The latest Quinnipiac poll underscores the plight of Virginia GOP gubernatorial nominee Ken Cuccinelli ll. He trails Democrat Terry McAuliffe 47 to 39 percent, with libertarian Robert Sarvis pulling 8 percent. The other key numbers:
Women back the Democrat 53 – 34 percent, with 7 percent for Sarvis. Men go Republican 45 – 41 percent, with 9 percent for Sarvis. . . . Virginia likely voters give McAuliffe a split 41 – 40 percent favorability, compared to Cuccinelli’s negative 39 – 49 percent favorability. For Sarvis, 80 percent don’t know enough to form an opinion.
And in what surely must be a blow to Cuccinelli, who has spent much of the campaign painting McAuliffe as a business cheat, 42 percent of voters think McAuliffe is honest and trustworthy, and 37 percent don’t. Cuccinelli is viewed as honest and trustworthy by 41 percent, with 46 percent saying he is not. Interestingly, voters don’t like the shutdown (71 percent to 24 percent), but Republicans narrowly support it (48 percent to 45 percent).
The numbers show Cuccinelli isn’t in sync with voters beyond his core supporters, is not likable and has failed to sufficiently wound his opponent. That is the profile of a losing candidate in a swing state.
Quinnipiac also polled the New Jersey governor’s race where Gov. Chris Christie is running away with it. He leads overall by 29 points (62-33), among women (59-36) and among independents (71-22). This is more extraordinary when one consider this is New Jersey — which President Obama won in 2012 by approximately 17 points. That means Christie is running 46 points ahead of where Mitt Romney wound up in 2012.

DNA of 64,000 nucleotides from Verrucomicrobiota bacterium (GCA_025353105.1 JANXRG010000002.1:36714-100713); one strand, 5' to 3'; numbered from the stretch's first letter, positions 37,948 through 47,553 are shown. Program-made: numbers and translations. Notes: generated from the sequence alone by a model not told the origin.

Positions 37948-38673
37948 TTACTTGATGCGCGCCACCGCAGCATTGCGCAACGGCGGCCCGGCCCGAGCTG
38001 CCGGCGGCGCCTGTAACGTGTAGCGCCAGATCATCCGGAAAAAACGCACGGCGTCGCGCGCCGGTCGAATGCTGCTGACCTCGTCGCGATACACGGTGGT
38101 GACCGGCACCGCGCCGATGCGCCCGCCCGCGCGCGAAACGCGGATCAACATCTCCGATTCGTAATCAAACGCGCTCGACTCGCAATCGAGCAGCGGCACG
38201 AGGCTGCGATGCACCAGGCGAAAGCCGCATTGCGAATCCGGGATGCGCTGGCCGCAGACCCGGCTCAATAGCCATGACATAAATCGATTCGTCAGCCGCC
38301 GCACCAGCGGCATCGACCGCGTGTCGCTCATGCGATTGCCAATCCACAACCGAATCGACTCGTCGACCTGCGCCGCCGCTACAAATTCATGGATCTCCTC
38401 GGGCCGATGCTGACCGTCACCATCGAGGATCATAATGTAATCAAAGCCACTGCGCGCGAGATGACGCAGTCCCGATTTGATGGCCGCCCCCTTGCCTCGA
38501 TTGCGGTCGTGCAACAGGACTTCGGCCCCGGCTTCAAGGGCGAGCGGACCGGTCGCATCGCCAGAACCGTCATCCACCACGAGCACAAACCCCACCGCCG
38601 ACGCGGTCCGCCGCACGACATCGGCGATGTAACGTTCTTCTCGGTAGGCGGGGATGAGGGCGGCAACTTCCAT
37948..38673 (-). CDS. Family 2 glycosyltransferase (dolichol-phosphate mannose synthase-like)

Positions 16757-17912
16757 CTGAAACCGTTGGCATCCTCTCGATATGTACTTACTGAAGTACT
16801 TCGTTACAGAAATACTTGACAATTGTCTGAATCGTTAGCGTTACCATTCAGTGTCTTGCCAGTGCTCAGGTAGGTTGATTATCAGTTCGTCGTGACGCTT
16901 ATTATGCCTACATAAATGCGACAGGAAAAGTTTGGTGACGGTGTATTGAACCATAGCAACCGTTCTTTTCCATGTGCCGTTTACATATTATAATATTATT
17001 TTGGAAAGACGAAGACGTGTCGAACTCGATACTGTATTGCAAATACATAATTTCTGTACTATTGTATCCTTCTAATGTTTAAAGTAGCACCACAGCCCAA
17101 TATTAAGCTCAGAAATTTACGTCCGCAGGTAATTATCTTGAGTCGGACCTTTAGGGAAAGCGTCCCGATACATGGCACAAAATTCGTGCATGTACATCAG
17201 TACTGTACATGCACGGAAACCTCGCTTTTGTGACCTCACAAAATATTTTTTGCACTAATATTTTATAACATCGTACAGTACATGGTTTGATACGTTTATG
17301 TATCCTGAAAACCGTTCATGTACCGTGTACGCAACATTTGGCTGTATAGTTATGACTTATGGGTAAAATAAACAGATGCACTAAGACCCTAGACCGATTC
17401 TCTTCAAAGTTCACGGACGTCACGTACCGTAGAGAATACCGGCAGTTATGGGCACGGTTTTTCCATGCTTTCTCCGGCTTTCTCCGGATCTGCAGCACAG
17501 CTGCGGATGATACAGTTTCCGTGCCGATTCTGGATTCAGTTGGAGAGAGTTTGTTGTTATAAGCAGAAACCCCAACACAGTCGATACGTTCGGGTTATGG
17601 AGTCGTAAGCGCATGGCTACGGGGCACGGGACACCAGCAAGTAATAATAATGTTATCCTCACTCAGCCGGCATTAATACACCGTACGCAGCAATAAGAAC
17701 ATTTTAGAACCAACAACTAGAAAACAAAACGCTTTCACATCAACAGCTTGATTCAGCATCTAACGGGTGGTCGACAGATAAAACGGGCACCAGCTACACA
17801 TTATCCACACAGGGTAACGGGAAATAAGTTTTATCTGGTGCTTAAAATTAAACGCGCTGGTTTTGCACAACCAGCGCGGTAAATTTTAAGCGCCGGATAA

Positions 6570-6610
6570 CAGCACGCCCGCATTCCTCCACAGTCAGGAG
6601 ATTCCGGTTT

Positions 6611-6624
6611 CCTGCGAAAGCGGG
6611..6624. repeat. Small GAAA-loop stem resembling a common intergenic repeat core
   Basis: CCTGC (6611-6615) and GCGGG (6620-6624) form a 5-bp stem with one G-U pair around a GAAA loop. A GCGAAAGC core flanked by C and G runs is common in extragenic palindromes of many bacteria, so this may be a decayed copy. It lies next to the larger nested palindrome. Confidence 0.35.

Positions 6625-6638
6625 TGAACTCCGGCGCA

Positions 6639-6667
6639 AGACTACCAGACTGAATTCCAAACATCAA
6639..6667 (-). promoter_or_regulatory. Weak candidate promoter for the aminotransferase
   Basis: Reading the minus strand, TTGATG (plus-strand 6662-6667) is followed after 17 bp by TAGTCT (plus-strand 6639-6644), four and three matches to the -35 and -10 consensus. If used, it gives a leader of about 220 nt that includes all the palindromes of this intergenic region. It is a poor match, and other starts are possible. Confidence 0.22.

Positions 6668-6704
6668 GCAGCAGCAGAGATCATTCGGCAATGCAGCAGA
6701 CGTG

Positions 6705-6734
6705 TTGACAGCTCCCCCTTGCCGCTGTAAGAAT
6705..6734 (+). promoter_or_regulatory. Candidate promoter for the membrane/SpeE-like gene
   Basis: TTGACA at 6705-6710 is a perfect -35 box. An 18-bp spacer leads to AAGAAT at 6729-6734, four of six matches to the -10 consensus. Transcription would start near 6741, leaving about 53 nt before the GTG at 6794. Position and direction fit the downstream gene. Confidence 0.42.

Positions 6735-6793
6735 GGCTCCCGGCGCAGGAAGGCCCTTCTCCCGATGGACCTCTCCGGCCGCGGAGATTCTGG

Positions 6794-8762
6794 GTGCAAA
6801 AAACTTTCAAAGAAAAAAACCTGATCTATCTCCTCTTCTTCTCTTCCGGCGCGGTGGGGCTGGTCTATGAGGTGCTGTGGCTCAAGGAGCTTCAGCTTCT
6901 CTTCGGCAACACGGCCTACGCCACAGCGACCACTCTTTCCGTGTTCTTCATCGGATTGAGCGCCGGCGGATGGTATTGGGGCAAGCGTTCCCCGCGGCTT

It’s a bit comical when you look at these figures that the national right-wing echo chamber loves Cuccinelli and seems to think Christie is the devil incarnate. (All those independents are voting for him — must be something wrong with him!) This raises a few key points.
First, following the loudest right-wing voices can be a tragic miscalculation since their views depart dramatically from that of real voters in real elections. The litmus test for the right wing is often the poison for key groups of voters.
Second, Republicans don’t need to win, for example, women, Hispanic or African American voters in 2016 to be successful; they just have to do a better than Romney did while also turning out their base. Republicans who want intellectual purity will look to Cuccinelli-type candidates while those desperate to win will look to popular governors who have demonstrated the ability to attract voters outside the conservative base.
Third, no one expects a Republican to carry New Jersey in the 2016 presidential election; the key states are likely to remain the stable of familiar swing states (e.g. Ohio, Florida, Virginia, New Hampshire, Nevada, Wisconsin, Pennsylvania). Given the party and demographic breakdown of these states, it stands to reason that a candidate who can win in the Northeast or Midwest is going to be better positioned than a candidate who is struggling in one or more of those states. (If you can win in blue states, you can win in purple states; if you can’t win in purple states, you’re not getting to the White House.)
And, finally, this is consistent with the mantra that every Republican should be repeating: Any governor over any senator. Or they could find another Ken Cuccinelli and lose the must-win states.